Robust shorelines can withstand rising waters and thus protect densely populated areas and economic centres from flooding. Seawater that makes its way further inland also diminishes the drinking water supply, as it increases the salinity of the land and ground water.
In addition to submarine breakwaters like those in Hammam Sousse, APAL is also using other methods to defy the waves. For example, over a stretch of four kilometres so far, they have used fences made from pinewood to stabilise the dunes, which act as a natural protective barrier. In other places like the Kerkennah Islands lying across from the port and industrial city of Sfax, rocks line the sandy shoreline. Behind that runs a paved esplanade, creating small squares. The strips along the sea are used for protection, while improving the quality of the living space along the shoreline at the same time.
Sand from the seabed is being checked for suitability
The APAL engineer calls it a win-win situation due to the fact that coastal protection and beach reclamation go hand in hand. However, APAL does not just have tourists in mind. In Raf Raf, between the capital city Tunis and the coastal town of Bizerte, they built groynes and filled them with 500,000 cubic metres of sand. The inhabitants of Raf Raf were finally given something that they had missed for a long time: a beach.
Procuring the materials proved to be the most challenging part. Law has prohibited taking sand from beaches in Tunisia since the 1980s. Would sand from the desert be a good replacement? Torki explains that it is too powdery and much too fine. APAL employees paid visits to 40 quarries before they found material that was coarse enough. The sand they shipped to Raf Raf is three or four million years old, says Torki, and he addresses an obvious alternative: a beach made of sand from the bottom of the sea. He explains that KfW – on behalf of the German Federal Government – is financing the corresponding feasibility studies in Tunisia.
Video: KfW is supporting Tunisia in various projects on behalf of the German Federal Government (KfW Group/Christian Chua and Thomas Schuch).
The rising sea level and flooding remain a threat for Tunisia's Mediterranean coast. Around 30 kilometres of shoreline have been treated with protective measures thus far. The largest part of the task still lies ahead for the Tunisian coastal protection agency. “We have to intervene in the places where climate change has created the most noticeable issues,” says Torki. His agency has learned to work with sustained effect. In the past, the state would implement a programme and then disappear again. The groynes built today are expected to last 50 years. At least.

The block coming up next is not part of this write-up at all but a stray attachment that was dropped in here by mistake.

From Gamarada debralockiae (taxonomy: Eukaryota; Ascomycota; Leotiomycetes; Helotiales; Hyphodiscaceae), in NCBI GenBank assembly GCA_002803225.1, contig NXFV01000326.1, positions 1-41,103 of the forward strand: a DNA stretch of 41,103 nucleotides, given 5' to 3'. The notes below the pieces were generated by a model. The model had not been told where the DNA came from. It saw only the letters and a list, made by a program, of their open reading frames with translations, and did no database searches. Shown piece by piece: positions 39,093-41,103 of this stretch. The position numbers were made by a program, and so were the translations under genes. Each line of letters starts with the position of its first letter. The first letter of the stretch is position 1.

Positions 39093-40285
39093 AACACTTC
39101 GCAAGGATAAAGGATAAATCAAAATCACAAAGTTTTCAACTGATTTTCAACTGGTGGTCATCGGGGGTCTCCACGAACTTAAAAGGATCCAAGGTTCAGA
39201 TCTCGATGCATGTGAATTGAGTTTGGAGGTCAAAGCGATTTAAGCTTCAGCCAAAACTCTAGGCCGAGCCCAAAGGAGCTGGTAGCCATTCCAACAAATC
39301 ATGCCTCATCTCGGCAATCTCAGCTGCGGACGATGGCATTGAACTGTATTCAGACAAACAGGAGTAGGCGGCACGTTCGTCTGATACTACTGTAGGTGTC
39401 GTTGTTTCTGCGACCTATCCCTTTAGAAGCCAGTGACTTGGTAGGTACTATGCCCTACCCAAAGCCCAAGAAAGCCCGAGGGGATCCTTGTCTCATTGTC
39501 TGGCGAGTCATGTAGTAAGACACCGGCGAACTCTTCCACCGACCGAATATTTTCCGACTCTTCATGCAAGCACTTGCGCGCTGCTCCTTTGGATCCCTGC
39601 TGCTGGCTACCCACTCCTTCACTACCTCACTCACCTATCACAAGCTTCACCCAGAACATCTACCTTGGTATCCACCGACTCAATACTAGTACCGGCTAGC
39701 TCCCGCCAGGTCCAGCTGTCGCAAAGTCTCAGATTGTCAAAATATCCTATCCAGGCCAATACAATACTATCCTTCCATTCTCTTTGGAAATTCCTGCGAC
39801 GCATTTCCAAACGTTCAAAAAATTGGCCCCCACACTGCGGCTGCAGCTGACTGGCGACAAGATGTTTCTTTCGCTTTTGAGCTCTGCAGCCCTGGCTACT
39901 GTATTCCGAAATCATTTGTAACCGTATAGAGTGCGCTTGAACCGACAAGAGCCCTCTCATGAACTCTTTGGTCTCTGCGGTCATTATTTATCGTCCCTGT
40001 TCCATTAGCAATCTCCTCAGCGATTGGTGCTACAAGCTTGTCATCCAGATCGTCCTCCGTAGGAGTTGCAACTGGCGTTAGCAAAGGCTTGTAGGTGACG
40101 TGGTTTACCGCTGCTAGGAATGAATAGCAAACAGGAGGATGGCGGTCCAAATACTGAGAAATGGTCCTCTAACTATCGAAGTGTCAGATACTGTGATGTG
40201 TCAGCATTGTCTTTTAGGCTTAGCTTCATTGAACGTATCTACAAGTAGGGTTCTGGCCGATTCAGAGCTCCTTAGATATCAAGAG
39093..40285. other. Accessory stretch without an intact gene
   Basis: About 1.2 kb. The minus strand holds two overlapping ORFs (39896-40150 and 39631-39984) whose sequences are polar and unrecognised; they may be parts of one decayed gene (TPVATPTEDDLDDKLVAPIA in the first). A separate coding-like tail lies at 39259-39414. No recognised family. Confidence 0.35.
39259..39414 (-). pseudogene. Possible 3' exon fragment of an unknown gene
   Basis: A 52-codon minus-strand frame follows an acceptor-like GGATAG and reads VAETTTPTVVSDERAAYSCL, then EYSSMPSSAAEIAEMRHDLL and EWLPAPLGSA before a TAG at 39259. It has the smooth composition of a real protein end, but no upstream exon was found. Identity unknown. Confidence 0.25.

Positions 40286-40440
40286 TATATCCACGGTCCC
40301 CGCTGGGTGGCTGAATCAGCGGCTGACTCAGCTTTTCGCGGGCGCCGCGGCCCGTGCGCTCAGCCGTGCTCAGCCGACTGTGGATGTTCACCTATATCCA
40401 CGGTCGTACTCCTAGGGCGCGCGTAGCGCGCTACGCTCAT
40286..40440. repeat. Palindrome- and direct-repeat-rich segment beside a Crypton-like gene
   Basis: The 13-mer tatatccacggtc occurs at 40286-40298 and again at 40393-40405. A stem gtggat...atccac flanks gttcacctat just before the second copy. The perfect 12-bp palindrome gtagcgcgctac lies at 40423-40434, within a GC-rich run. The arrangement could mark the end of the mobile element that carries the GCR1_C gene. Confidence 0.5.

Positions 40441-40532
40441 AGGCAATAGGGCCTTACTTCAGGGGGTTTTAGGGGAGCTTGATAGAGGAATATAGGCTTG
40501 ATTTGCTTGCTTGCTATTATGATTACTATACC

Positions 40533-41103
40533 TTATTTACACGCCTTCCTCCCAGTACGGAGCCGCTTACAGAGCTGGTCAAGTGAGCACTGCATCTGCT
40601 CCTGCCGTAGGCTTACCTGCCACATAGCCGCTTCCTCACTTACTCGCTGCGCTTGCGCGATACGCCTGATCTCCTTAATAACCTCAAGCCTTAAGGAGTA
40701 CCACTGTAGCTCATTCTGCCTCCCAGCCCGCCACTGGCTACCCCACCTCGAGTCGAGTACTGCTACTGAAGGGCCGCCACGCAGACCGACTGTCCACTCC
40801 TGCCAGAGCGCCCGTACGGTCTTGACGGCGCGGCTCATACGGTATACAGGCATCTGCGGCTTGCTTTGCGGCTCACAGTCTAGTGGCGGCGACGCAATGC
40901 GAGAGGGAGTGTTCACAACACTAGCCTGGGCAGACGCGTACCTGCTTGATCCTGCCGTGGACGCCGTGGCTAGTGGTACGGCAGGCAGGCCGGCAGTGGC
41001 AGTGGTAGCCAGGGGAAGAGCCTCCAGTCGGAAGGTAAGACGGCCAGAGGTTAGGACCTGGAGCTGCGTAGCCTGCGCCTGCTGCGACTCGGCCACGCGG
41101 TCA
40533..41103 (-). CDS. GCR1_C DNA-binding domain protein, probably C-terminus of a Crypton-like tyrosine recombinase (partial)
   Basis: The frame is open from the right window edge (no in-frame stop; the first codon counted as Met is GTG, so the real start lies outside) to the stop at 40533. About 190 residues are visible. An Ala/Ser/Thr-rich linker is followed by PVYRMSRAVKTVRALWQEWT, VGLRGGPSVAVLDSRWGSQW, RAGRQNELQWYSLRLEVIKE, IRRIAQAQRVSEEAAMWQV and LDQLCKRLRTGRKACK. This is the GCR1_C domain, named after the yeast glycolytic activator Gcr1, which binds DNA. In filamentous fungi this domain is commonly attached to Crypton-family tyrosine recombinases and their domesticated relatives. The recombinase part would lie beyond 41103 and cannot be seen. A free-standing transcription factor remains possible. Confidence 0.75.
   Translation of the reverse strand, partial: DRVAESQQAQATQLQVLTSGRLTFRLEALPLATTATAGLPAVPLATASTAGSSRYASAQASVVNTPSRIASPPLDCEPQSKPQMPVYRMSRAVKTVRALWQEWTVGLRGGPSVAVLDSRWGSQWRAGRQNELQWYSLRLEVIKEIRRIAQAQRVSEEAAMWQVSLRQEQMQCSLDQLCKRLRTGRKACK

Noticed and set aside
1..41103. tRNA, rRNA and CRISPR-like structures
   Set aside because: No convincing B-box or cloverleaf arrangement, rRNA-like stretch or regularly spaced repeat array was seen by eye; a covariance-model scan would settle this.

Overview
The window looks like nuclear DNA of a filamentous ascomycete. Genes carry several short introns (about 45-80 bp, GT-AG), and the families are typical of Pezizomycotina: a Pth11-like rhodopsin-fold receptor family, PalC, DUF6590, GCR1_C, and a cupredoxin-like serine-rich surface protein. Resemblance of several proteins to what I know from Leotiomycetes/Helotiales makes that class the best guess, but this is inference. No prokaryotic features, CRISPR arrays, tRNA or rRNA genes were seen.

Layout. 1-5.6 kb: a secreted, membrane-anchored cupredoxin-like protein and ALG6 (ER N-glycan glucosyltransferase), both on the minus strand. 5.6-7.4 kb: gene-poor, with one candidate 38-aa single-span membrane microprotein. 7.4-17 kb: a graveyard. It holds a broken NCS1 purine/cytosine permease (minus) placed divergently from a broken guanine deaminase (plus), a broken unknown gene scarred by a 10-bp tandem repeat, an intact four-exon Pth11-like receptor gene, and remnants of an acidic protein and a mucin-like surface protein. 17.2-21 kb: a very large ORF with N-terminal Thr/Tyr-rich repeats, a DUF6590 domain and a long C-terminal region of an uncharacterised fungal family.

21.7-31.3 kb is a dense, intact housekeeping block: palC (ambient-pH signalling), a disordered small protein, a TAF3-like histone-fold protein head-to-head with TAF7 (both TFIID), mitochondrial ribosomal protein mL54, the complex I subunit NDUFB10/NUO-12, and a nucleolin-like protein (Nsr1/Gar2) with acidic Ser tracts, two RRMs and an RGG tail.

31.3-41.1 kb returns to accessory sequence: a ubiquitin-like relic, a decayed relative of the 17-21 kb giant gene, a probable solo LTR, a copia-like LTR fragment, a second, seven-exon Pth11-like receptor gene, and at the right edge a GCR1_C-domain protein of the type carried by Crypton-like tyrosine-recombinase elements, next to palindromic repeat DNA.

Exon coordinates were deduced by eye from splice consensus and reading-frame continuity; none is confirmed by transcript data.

Published on KfW Stories: 9 March 2020.
The described project contributes to the following United Nationsʼ Sustainable Development Goals
Goal 6: Ensure access to water and sanitation for all
There is no life without water! We need it for drinking, but also for producing food in agriculture. The United Nations thus recognised access to clean drinking water as a human right in 2008. However, 748 million people still live without clean drinking water. According to estimates, this causes the deaths of 5,000 children around the world each day. 2.5 billion people lack access to basic sanitation services.
All United Nations member states adopted the 2030 Agenda in 2015. At its heart is a list of 17 goals for sustainable development, known as the Sustainable Development Goals (SDGs). Our world should become a place where people are able to live in peace with each other in ways that are ecologically compatible, socially just, and economically effective.